Several weeks ago, the Supreme Court ended, at least temporarily, Joe Biden’s quest to stick taxpayers with hundreds of billions, if not trillions, of unpaid student debt loans.
Biden says he will continue to fight this fight, but that may be futile based on the comments made by the Supreme Court justices when the decision was handed down.
Those comments are what we are going to take quick glance at now to see how this will impact future rulings.
First and foremost, there was the fact that the court found that states have standing in this fight.
Numerous red states stepped up to show that the forgiveness policy would be harmful to their state, giving them standing in the case, which means they had the right to sue the administration.
Arkansas, Iowa, Kansas, Missouri, Nebraska, and South Carolina made the argument that such a policy would hurt local businesses in their states, reported Forbes, and the justices, at least the conservative justices, bought it.
Luke Herrine, an assistant professor of law at the University of Alabama, was not sure if that would hold up as a precedent or not, stating, “I don’t think they actually took the standing issues all that seriously. And I have no idea if that will be a precedent, or if it’s just a one-off so they could get to the merits, because they didn’t like this case,” reported CNBC.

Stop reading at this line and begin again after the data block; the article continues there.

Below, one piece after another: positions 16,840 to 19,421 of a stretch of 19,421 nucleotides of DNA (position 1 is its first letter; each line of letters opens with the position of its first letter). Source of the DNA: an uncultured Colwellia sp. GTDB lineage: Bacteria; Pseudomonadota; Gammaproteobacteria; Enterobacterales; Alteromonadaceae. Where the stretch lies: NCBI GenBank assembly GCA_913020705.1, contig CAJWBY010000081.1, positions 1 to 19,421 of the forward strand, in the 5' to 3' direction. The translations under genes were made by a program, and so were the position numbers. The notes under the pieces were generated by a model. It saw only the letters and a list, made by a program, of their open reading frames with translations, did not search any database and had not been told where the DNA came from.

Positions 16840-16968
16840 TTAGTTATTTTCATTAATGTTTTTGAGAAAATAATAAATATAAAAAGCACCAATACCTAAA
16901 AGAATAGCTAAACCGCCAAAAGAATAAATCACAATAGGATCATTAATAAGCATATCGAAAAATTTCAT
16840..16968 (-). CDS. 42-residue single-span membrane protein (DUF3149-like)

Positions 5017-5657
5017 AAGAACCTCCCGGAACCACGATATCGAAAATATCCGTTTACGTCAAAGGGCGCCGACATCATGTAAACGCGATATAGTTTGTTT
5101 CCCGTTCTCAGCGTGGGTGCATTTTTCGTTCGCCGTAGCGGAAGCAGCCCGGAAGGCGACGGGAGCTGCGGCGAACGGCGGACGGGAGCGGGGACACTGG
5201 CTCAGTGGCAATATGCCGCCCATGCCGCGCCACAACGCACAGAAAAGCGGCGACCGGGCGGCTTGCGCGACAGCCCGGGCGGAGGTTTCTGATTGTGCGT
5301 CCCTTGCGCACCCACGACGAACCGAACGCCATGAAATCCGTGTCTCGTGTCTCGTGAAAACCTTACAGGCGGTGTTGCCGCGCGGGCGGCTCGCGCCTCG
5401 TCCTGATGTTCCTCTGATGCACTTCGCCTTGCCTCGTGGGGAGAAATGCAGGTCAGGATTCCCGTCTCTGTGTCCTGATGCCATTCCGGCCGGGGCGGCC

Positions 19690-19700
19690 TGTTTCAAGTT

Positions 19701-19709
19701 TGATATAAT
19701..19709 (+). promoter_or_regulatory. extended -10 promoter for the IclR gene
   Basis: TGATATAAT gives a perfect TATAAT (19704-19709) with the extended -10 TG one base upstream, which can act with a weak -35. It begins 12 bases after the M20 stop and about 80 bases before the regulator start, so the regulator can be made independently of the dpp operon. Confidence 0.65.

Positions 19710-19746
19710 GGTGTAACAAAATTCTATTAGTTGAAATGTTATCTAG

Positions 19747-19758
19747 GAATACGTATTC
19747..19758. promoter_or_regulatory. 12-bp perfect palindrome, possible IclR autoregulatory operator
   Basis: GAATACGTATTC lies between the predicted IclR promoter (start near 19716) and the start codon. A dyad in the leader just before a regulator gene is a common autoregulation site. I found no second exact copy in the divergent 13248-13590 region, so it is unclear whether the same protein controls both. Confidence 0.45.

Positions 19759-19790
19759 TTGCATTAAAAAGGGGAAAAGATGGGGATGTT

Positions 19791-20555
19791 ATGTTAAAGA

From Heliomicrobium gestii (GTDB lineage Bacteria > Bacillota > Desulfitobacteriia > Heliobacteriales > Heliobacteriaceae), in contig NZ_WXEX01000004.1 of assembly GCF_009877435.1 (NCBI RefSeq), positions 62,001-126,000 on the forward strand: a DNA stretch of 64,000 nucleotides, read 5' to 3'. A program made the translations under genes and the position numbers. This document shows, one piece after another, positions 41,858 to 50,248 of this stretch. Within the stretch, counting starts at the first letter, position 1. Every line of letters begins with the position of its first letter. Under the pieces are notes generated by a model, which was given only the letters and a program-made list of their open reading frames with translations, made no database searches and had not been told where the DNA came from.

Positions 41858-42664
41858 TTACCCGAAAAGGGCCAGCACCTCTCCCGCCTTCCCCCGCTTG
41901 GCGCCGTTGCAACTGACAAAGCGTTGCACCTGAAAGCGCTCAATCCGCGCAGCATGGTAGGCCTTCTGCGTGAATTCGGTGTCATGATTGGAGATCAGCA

If this does stand as precedent, it will be game over for Biden regardless of what little trick he tries to pull out of his sleeve next.
The second point is that we now have a firm precedent that the Heroes Act cannot be used to cancel large debts.
This has always been the main sticking point in that such power cannot be in the hands of a single person, in this case, the Secretary of Education.
Roberts, in his majority opinion, wrote, ″Can the Secretary use his powers to abolish $430 billion in student loans, completely canceling loan balances for 20 million borrowers, as a pandemic winds down to its end? We can’t believe the answer would be yes.”
That is even worse for Biden, as any piece of legislation where he now tries to find a backdoor will have to measure up to that precedent.
Honestly, if the court had ruled differently, we might as well dismantle Congress and allow the sitting president and his cabinet members to create and pass legislation. I just cannot imagine that our Founders envisioned a single person ever having the authority to make such a financial decision without the checks and balances of Congress.
Call me crazy, but I am pretty sure that is why we had that pesky little war with the British crown to take our independence.